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Global Market Report - 15 May

Lex Hall  |  15 May 2020Text size  Decrease  Increase  |  
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Australia

Shares on the Australian market are poised for a better start after US markets rallied overnight on economic recovery hopes.

The SPI 200 futures contract was higher 45 points, or 0.85 per cent, to 5,353.0 at 8am Sydney time on Friday, indicating a small gain in early trade.

Jeweller Michael Hill has told the ASX this morning it will join the throng of retailers re-opening from coronavirus closures.

The company said it will re-open nearly 100 stores across Australia and New Zealand from Saturday. The remainder will open over the coming month.

Michael Hill closed its 301 stores across the world in late March due to COVID-19 health concerns and few people shopping.

Meanwhile Virgin Australia's administrators at Deloitte will have a better sense of which parties are interested in buying the beleaguered airline, when non-binding indicative offers are made on Friday.

Nineteen parties interested in buying the airline, which entered voluntary administration last month, were granted access to a data room after signing confidentiality agreements as of Monday, according to an affidavit published by the Federal Court of Australia.

In the US overnight, Wall Street surged as investors weighed the prospect of economic recovery against bellicose remarks from President Donald Trump regarding US-China trade.

Comments by Trump blamed China for the coronavirus outbreak and revived trade war fears, even as mandated lockdowns continue to damage the economy.

That damage was in evidence in a report from the US Labor Department, which showed just under 3 million new jobless claims last week, pushing the seven-week tally well over 36 million.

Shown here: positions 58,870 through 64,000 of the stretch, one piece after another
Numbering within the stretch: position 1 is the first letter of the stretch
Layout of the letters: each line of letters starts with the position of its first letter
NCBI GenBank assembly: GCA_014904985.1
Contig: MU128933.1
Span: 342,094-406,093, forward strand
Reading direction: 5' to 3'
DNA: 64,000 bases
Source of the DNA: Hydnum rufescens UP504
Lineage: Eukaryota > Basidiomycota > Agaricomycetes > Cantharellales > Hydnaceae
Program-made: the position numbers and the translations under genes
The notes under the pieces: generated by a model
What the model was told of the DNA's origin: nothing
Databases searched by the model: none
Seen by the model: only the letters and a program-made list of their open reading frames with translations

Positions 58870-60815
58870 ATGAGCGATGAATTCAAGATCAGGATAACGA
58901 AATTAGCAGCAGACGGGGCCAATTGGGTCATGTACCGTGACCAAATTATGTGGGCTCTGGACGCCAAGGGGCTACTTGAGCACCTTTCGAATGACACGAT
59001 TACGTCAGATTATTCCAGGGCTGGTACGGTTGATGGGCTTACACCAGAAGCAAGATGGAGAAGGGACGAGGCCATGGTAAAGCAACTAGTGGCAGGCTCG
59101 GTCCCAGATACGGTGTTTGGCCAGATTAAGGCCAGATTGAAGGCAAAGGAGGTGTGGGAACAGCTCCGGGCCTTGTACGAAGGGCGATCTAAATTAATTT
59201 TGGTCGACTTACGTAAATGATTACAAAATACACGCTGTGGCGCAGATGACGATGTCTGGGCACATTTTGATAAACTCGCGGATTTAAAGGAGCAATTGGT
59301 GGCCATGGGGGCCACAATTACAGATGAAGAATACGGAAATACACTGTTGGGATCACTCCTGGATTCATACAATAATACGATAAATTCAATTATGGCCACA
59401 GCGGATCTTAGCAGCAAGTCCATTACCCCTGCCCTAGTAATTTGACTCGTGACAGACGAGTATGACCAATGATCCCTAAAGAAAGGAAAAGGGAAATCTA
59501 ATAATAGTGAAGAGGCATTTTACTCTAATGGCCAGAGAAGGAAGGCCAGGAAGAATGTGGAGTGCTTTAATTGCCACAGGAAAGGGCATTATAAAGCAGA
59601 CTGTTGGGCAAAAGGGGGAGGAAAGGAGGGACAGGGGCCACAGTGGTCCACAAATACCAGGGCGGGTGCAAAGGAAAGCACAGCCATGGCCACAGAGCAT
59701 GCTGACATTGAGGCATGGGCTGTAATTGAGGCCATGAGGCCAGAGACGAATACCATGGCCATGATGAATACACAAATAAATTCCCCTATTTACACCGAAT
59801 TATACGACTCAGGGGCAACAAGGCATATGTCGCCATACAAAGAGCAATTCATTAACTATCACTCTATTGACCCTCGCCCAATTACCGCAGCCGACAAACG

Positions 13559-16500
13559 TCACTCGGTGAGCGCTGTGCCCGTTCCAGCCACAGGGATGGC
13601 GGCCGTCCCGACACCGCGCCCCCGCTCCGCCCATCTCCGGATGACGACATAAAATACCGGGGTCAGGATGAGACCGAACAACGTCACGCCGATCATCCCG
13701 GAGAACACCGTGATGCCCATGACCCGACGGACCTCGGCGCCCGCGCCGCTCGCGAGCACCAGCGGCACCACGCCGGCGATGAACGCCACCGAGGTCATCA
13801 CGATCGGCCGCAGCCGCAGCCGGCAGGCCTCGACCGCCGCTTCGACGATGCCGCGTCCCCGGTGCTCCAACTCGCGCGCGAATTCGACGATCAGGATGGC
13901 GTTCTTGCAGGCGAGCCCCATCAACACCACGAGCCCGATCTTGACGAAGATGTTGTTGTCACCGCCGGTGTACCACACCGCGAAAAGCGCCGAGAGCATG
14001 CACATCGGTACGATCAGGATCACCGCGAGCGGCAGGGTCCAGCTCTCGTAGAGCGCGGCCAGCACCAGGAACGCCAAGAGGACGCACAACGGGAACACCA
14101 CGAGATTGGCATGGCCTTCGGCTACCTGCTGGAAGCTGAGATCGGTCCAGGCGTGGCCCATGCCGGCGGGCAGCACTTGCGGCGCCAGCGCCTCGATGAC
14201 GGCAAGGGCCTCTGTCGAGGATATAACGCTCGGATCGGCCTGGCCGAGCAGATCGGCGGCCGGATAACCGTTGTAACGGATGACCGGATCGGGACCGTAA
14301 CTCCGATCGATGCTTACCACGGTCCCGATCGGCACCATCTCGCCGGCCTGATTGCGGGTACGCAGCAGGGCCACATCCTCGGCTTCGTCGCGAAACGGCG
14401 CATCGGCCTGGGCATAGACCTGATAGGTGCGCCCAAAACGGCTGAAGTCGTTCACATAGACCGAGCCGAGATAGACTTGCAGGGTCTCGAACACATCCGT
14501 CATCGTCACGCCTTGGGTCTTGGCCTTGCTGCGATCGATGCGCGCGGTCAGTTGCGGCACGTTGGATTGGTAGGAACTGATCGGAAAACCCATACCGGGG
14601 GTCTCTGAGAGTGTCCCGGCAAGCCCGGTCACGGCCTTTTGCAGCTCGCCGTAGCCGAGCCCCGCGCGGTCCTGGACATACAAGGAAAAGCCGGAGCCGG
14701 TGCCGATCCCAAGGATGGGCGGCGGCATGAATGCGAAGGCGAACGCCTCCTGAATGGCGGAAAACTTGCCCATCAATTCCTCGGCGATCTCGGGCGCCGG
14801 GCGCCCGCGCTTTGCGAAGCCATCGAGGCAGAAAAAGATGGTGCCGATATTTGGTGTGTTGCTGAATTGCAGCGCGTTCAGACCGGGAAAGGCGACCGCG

A White House spokeswoman said Trump is open to another possible stimulus bill, but will not sign the bill put forward by House of Representatives Democrats.

The Dow Jones Industrial Average rose 377.37 points, or 1.62 per cent, to 23,625.34, the S&P 500 gained 1.15 per cent, and the Nasdaq Composite added 0.91 per cent, to 8,943.72.

The Australian dollar was buying 64.64 US cents at 8am, up from 64.37 US cents at the close of trade on Thursday.

Asia

Chinese shares closed lower on Thursday as investors worried about a prolonged recovery in the economy, while awaiting more active stimulus policies to cushion the blow from COVID-19.

The Shanghai Composite index ended 0.96 per cent lower at 2,870.34.

Hong Kong shares closed at their lowest in more than a week on Thursday, as a grim economic forecast from the head of the US Federal Reserve poured cold water on hopes for a quick recovery.

At the close of trade, the Hang Seng index was down 350.56 points, or 1.45 per cent, at 23,829.74, the lowest since 4 May.

Around the region, MSCI's Asia ex-Japan stock index was weaker by 1.35 per cent, while Japan's Nikkei index closed down 1.74 per cent.

Europe

A wave of selling hit European shares on Thursday amid investor fears of a prolonged economic downturn due to the coronavirus pandemic, driving euro zone banks to all-time lows at one point.

The pan-European STOXX 600 closed down 2.2 per cent to hit its lowest level since 22 April.

After recovering sharply from mid-March lows with help from massive stimulus actions, the STOXX 600 has shed about 4 per cent in May on worries that the early easing of lockdowns by certain countries will cause a second wave of infections.

Those fears were further heightened by the US Federal Reserve Chair Jerome Powell warning of a recession worse than any since World War Two and the World Health Organisation saying that the coronavirus may never go away.